A bowl of dehydrated eggs, beside an egg shell on a picnic table

4. Use Powdered Eggs

  • Pros: No Breakage and Temperature Concerns

Dehydrated eggs are a go-to option if you want a hassle-free way to pack eggs for camping. Powdered eggs come in complete and egg white varieties and offer the same nutritional benefits as raw ones. 

As a recommendation, you might check out Judee’s Whole Egg Powder. An 11 oz package contains the equivalent of 24 whole eggs.

These dehydrated eggs are great to pack for a camping trip if you want to eliminate concerns over safe storage temperatures and breakage in transit.

Some strategies you will want to employ when packing powdered eggs for your camping trip include packing a bowl, whisk, and enough water to adequately rehydrate them. 

Or you can mix them easily in a water bottle. Shaking the power will be faster and easier than whisking the powder back to life.

5. Hard Boiled in Advance

  • Pros: Protects From Breakage

Boiling eggs the night before you embark on your camping trip may also make sense if you don’t plan on carrying a large cooler and cooking equipment with you. 

Your goal should be to boil the eggs and place them whole in an airlock container along with some ice. You’ll then take out the hard-boiled eggs, remove their shells, and eat them as you see fit.

Eggs prepared, packed, and eaten this way should remain fresh for as long as a week, as long as they remain cold.

To extend your egg life, you can hard boil the fresh eggs on the campfire, giving you more days. This is a good solution a few days into your trip.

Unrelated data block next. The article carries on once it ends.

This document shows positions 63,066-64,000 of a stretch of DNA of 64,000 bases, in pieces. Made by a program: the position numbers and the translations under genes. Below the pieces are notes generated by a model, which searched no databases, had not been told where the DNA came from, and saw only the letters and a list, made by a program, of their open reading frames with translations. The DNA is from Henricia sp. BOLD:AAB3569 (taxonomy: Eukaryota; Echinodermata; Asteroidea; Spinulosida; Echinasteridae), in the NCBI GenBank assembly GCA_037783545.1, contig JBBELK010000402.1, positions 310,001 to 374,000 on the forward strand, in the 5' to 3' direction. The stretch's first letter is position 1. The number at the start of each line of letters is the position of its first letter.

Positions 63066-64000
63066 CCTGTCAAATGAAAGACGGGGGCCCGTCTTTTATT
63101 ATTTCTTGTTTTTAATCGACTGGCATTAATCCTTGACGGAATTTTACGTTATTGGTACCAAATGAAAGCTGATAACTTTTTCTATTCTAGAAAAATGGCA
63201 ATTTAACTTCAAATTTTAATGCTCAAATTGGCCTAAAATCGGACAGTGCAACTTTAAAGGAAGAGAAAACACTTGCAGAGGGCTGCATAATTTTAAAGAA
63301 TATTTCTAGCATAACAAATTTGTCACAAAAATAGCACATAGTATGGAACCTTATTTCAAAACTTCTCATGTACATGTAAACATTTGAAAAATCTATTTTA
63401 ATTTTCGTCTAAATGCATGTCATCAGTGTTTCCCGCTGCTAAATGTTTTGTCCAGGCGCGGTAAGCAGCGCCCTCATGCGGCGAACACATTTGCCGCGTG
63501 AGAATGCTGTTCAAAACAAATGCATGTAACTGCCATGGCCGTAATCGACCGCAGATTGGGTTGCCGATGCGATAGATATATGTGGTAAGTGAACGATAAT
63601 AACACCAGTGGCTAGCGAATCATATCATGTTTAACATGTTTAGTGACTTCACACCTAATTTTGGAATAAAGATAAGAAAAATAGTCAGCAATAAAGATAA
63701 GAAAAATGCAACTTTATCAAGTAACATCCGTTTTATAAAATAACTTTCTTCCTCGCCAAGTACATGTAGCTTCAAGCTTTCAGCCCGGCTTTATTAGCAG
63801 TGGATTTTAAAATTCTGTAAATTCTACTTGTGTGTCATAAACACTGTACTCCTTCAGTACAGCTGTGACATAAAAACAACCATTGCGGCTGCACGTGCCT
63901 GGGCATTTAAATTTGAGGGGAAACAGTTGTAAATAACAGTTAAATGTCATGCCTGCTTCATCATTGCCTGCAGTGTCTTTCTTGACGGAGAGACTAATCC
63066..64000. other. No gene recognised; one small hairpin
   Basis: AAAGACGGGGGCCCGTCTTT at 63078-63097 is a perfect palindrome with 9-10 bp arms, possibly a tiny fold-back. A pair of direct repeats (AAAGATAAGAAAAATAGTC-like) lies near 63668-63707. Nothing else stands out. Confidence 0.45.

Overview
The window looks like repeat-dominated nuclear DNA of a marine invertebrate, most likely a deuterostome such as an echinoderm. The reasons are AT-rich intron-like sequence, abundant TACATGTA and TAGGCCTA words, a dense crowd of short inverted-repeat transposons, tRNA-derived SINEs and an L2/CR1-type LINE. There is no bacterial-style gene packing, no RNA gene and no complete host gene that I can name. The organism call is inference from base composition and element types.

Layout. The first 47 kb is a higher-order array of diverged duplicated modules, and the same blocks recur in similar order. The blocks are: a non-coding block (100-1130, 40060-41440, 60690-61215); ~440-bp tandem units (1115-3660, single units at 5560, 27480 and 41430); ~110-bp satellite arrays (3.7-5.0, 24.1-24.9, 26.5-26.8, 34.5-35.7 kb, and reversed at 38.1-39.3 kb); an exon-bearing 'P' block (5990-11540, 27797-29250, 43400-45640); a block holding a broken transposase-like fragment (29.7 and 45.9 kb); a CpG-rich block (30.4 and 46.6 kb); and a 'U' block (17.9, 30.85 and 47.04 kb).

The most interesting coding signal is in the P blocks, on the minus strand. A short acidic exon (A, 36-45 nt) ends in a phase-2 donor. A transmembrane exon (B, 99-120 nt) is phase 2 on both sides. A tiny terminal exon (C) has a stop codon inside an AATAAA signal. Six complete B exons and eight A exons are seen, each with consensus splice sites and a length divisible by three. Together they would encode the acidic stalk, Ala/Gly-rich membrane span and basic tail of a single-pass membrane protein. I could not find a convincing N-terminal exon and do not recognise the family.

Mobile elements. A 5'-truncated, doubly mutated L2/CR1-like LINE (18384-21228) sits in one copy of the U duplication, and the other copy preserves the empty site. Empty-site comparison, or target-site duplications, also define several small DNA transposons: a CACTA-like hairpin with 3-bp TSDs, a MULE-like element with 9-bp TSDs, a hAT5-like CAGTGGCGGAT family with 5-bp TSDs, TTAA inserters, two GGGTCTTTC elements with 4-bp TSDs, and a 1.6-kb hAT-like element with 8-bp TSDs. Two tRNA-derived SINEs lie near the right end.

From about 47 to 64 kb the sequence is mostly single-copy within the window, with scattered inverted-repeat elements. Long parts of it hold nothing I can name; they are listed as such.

hard boiled eggs while camping
Hard boiling eggs over the campfire

Cooking on the campfire isn’t too hard, but these campfire skills will make it even easier.

6. Coat Eggs With Mineral Oils / Soybean Oil

  • Pros: Extends Shelf Life

Another effective strategy for packing eggs for a camping trip is to coat them in mineral oil.

This approach preserves eggs’ freshness on short trips as mineral oil extends its shelf life. Mineral oils also harden the eggs’ fragile shells, making them less apt to crack in transit. 

In a recent study (linked in the previous paragraph), soybean oil was a practical, inexpensive solution to extend egg life.

how to bring eggs camping

You might consider combining these methods for the best success.

For example, to successfully pack eggs for camping, you might coat your eggs in soybean oil, pack them safely, and in your well-iced cooler.

Get Cracking!

And now you know how to take eggs camping.

The six ways to pack eggs for camping are the easiest approaches for ensuring you have access to this popular protein choice. The choice that’s right for you comes down to how long your adventure will last, the equipment you plan to take with you, and your personal consumption preferences.

Have a tip or method to add? Let me know in the comments!